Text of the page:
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Patch escapes jail sentence

THUMBS UP: Launceston businessman Paul "Patch" Fruin left court a happy man yesterday after an appeal against his prison sentence was upheld. Picture: GEOFF ROBSONThe three-month sentence that Fruin, 45, received was replaced in the Launceston Supreme Court yesterday with a 28-day suspended sentence and a $400 fine.
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Fruin, known as "Patch" in his advertisements, will not spend any time in jail provided he is of good behaviour for a year.

Outside the court, Fruin said the whole process had been traumatic as he believed he would be made an example of and sent to jail.

"It's been hell. I suffered a major heart attack at Christmas ... it's been dragging on for a long time," he said.

"It's been very emotional and has affected my health and my business."

A long-running feud led to Fruin ramming the victim with his four-wheel drive and pinning him against another vehicle in 2003.

Fruin was found guilty of assault and injuring property in the Launceston Magistrates Court in September last year and sentenced to jail.

He appealed on the grounds that the guilty finding was unsafe and unsatisfactory and that the sentence was manifestly excessive.

Justice Alan Blow handed down his decision yesterday and upheld the guilty verdict but replaced an actual jail term with a suspended one.

"Having regard to the mitigating factors, this was not a case that warranted an immediate custodial sentence," Justice Blow said.

"I think the assault was sufficiently serious to warrant a suspended sentence but not one as long as three months."

Fruin said he was looking forward to moving on with his life and getting back into community and charity work.

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Development rate rise may be final straw

The State Government can not afford to ignore calls from local government to review its cap on developer levies.Wollongong City Council is one of many NSW councils who have warned the Government the $20,000 cap on Section 94 developer levies could cripple future development.The $20,000 cap is less than half the $41, 000 per lot that council was expected to receive for each property developed in the proposed West Dapto expansion.That income was to be used for essential infrastructure for the massive development.While the move may be popular with developers, it is a huge blow to councils who are keen to promote growth and development.It seems the State Government has failed to learn from past mistakes in developing residential estates without providing adequate and vital infrastructure.Unfortunately the money has to come from somewhere and councils are warning that residents may have to bear the brunt in the form of increased rates. The State Government is facing electoral disaster if it forces councils to lumber residents with increased rates when they are already struggling to cope with massive hikes in electricity, gas and water prices.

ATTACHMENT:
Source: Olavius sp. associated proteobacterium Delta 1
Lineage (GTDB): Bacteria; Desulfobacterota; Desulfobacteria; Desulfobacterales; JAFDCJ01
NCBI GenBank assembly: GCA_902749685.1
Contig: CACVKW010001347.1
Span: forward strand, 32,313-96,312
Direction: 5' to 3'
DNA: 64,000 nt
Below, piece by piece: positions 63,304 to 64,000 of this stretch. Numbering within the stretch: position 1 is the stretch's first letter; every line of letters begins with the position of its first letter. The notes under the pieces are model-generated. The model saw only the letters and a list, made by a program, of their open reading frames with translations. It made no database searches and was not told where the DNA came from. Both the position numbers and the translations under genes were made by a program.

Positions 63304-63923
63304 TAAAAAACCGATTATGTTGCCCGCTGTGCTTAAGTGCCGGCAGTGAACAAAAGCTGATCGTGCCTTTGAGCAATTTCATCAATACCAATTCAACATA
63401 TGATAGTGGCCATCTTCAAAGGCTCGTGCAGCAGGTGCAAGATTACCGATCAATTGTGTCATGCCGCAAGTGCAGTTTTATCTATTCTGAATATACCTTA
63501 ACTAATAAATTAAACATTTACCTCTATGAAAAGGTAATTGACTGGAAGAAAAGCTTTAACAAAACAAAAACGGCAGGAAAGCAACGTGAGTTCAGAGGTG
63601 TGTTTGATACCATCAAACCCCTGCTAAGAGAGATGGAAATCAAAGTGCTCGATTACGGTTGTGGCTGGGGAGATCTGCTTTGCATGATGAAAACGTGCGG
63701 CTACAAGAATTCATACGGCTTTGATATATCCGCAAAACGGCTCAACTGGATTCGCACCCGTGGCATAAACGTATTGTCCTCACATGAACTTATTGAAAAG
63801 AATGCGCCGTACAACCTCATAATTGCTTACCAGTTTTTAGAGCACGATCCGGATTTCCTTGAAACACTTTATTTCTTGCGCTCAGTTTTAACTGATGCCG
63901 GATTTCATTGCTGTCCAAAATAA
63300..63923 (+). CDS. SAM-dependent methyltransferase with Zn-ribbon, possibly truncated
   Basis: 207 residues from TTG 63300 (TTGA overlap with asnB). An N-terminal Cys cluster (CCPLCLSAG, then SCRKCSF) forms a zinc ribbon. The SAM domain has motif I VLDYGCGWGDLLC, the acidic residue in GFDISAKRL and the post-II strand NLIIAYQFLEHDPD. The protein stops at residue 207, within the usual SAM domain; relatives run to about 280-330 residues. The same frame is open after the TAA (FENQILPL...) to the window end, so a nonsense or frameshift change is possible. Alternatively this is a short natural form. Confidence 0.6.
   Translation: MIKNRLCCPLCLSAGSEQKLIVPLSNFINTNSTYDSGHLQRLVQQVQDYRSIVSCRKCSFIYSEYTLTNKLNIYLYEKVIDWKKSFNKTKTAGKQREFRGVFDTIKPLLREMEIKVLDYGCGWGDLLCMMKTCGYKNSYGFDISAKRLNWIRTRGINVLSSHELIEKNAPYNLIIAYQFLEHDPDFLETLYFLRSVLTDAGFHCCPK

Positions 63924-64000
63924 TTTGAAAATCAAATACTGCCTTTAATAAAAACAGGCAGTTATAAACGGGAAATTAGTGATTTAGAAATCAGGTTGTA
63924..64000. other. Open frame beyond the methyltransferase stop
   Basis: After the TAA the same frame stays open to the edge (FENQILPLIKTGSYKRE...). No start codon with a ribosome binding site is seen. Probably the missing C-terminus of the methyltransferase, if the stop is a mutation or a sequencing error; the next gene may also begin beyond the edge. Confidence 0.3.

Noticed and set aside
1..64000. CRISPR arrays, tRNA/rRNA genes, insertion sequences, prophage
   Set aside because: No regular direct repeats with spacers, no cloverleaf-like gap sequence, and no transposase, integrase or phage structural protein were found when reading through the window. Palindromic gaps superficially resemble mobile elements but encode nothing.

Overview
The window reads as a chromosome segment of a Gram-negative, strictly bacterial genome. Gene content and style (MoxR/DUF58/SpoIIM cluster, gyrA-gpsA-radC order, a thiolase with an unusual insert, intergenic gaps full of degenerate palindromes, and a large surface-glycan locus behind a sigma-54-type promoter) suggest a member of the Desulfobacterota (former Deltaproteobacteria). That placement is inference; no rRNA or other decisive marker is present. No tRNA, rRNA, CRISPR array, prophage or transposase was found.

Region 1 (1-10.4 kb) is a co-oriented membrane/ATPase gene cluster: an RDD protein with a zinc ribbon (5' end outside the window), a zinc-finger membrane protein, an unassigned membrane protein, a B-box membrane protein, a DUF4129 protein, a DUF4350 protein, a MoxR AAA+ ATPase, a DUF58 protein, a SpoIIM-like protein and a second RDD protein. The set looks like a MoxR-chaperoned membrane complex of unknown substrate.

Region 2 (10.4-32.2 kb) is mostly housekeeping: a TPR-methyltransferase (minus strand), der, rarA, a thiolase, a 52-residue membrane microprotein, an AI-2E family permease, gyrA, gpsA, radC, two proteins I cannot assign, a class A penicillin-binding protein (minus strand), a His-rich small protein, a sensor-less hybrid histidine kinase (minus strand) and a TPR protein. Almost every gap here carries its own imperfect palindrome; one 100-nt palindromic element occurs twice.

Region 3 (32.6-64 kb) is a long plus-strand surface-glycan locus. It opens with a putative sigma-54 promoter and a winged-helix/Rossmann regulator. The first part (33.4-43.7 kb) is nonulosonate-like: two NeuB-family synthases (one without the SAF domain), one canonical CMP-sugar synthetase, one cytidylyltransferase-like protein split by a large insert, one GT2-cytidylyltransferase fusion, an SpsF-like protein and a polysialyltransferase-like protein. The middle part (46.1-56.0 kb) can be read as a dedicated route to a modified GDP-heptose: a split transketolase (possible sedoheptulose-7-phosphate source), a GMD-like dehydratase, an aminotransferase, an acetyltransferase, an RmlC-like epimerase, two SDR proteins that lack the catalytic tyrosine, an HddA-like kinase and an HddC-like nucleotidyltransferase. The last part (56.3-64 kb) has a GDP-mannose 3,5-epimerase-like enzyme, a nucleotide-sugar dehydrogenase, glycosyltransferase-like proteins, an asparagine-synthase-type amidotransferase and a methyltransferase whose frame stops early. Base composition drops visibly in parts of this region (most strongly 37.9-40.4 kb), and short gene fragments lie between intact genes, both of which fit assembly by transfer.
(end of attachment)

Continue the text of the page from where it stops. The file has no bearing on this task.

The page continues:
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Rioters throw axe at police patrol car

No one was believed to have been injured in the attack at the community of Yuendumu, 270km north-west of Alice Springs.
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The disturbance follows a similar incident four days ago. Police have said the violence follows an ongoing feud between opposing families.

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Illawarra reservists keep the peace in the Solomons

Staff Sergeant Steve Burgess of Albion Park Rail and Sergeant Ian Pye of Nowra enjoy a rare moment of relaxation during their work with the Regional Assistance Mission to the Solomon Islands. Lance Corporal Alan Akurst of Dapto keeps watch during an operation. The reservists routinely come under attack from the local villagers.
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Reservists mingle with local children at the shooting range. Pictures: SYLVIA LIBER